I attended a prep school for 2 years then transferred to a new alternative school focused on humanities and the arts. I studied mixed media and video, and joined the Connecticut puppet guild performing at the Connecticut Shakespeare Festival. I graduated mainly due to my writing portfolio.
After graduation I immediately left the east coast and travelled across the United States to California having amazing adventures along the way!
When I reached California in 1979, I studied mask performance and pantomime with Leonard Pitt in Berkeley. A classmate and I performed street theatre, and gave mask making workshops in Berkeley and Project Artaud.
I visited a friend in a yoga ashram and decided to study and become a holistic practitioner. I became certified in a variety of natural healing modalities including Irridology (with Bernard Jensen), Polarity Therapy (with Alan Seigle) and Alchemical De-hypnotherapy (with David Quigley).
My pursuits in the theatre, healing arts and meditation led me to travel extensively, experiencing different cultures around the world.
I returned to California and missing the creative arts I pursued fashion design. I later moved to Los Angeles to join my sister and friends in their theatrical endeavors.
Holding the vision of one day creating a sanctuary for hooved mammals (specifically wild horses and burros), I spent 6-7 years as a costume designer and fashion stylist mainly in Hollywood. I worked with international art directors, magazines, photographers, designers and A-list celebrities.
Throughout the years I still rode other people’s horses but two serious automobile accidents in 1994 changed everything and I realized that I needed to get clear about what I really wanted to do with my life. You just don’t know how long it’s going to last so I asked myself what would I do if money was no option…and then I did not make a move until I really ‘saw” it…and I have never looked back.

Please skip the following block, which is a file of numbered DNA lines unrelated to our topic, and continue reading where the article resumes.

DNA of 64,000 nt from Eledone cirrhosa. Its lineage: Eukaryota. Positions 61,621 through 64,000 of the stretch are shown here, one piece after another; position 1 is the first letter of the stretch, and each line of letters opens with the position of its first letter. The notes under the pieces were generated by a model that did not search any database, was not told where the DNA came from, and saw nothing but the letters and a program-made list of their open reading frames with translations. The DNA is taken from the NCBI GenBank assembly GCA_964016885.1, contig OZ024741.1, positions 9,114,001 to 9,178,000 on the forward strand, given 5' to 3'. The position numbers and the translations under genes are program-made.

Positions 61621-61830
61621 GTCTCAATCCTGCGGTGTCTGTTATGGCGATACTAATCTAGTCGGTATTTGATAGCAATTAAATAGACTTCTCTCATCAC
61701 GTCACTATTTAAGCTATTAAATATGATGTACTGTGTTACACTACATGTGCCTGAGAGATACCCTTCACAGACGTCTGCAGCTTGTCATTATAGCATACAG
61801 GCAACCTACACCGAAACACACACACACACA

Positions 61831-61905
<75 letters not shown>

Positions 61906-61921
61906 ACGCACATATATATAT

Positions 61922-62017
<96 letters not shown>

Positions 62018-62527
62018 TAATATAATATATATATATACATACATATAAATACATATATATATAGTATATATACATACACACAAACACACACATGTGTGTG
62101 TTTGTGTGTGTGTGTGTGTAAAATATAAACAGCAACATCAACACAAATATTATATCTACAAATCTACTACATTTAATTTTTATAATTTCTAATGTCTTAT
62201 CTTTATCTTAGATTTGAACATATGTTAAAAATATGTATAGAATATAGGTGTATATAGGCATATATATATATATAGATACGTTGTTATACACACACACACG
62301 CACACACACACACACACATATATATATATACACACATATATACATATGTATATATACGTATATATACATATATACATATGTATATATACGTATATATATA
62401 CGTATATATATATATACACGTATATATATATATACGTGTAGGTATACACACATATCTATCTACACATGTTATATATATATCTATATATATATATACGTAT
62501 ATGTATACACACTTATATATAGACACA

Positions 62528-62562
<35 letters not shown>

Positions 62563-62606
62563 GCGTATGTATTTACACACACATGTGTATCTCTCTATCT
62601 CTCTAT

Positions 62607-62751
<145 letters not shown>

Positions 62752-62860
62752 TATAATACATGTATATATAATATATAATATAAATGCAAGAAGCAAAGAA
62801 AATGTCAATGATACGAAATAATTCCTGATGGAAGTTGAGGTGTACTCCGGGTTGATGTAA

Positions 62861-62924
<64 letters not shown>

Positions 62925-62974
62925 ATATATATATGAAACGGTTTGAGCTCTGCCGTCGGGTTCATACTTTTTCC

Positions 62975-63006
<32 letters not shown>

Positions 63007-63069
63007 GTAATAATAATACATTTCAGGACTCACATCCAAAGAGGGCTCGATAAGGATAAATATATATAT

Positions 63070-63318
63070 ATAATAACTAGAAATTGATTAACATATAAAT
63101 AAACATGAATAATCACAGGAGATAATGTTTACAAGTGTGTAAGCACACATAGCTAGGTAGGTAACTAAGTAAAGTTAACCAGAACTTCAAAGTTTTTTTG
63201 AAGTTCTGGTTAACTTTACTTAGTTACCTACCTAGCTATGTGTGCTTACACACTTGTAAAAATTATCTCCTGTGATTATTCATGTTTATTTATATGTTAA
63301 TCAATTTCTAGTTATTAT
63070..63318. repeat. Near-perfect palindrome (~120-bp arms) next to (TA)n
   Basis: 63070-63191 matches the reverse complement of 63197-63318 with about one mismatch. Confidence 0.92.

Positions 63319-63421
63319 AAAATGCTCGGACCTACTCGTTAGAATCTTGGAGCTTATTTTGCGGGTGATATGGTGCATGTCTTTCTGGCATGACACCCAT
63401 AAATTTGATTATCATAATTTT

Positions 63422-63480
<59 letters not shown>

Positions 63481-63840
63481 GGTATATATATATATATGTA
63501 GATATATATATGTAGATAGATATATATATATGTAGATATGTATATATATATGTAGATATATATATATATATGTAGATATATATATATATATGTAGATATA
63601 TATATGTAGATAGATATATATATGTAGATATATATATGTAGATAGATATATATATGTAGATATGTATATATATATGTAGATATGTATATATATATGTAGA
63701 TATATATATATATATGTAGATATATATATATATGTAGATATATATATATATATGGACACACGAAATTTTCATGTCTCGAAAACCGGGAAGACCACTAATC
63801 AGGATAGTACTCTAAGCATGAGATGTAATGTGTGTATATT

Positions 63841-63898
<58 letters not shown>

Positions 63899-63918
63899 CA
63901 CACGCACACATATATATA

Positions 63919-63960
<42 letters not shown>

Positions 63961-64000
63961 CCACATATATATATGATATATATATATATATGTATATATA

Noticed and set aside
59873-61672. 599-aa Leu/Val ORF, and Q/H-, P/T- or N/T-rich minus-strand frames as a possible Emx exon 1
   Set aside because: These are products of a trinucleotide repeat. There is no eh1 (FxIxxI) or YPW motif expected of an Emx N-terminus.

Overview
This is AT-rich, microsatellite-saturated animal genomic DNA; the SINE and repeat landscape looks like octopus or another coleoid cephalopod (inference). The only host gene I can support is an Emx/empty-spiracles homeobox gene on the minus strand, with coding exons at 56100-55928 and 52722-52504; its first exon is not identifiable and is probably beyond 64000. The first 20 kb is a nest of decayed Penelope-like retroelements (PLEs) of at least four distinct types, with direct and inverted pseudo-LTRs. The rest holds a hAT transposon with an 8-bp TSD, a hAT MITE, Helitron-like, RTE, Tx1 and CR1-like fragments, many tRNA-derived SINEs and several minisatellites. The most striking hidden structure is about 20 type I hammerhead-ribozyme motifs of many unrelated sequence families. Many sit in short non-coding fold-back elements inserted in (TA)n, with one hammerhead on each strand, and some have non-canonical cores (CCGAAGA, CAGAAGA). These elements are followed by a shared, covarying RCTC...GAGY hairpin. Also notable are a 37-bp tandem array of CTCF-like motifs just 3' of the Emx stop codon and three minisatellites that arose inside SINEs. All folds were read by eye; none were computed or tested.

In the mid 1990′s the Associated Press was doing a widespread expose on the adoption, abuse and slaughter of wild horses. Like many other Americans, I was exhilarated to discover that there were still wild horses surviving in remote areas, but I was outraged that they were being destroyed. I researched other sanctuaries and the politics affecting wild horses. I also visited other wild horse sanctuaries and a vision became clearer, and my conviction stronger: the general public and government agencies need to align with nature’s priorities.
With a deep commitment to preserving what is left of our open spaces, natural resources and wildlife, Return to Freedom Wild Horse Sanctuary was born.
In the 1990s, I studied with various natural horsemen, all wonderful communicators in their own right. Because of our common passion for wild horses, I developed a strong friendship with horse trainer Carolyn Resnick. I spent two years learning Carolyn’s liberty training methods. Based on the leadership dynamics within a balanced herd, Carolyn’s methods were the most congruent to how I saw horses interacting with each other.
Spending 2 years with Carolyn I developed my Arabian mare Tajradda, purely at liberty, no ropes. I had always dreamed of learning haute école and going to the Spanish Riding school, with Carolyn I went from moving with my horse at liberty to starting her bridleless, to a safe trail horse and liberty exhibition horse. It was a dream.
In looking back it all makes sense–the natural healing modalities, collaboration with artists, publicists and media.
My intention is that my time on earth will inspire love, reverence and joy for the planet and all the enchanting creatures that live here. I also hope that parents will nourish the dreams of their children–a six year old created Return to Freedom!
The dream of harmony and balance between humans and the environment lives in all of us. For some, it is forgotten or misled. Return To Freedom’s American Wild Horse Sanctuary is an environment where, through direct communion with the natural world, children and adults alike can recognize nature as our home and not something that needs to be conquered. That is my dream.
Live and Love,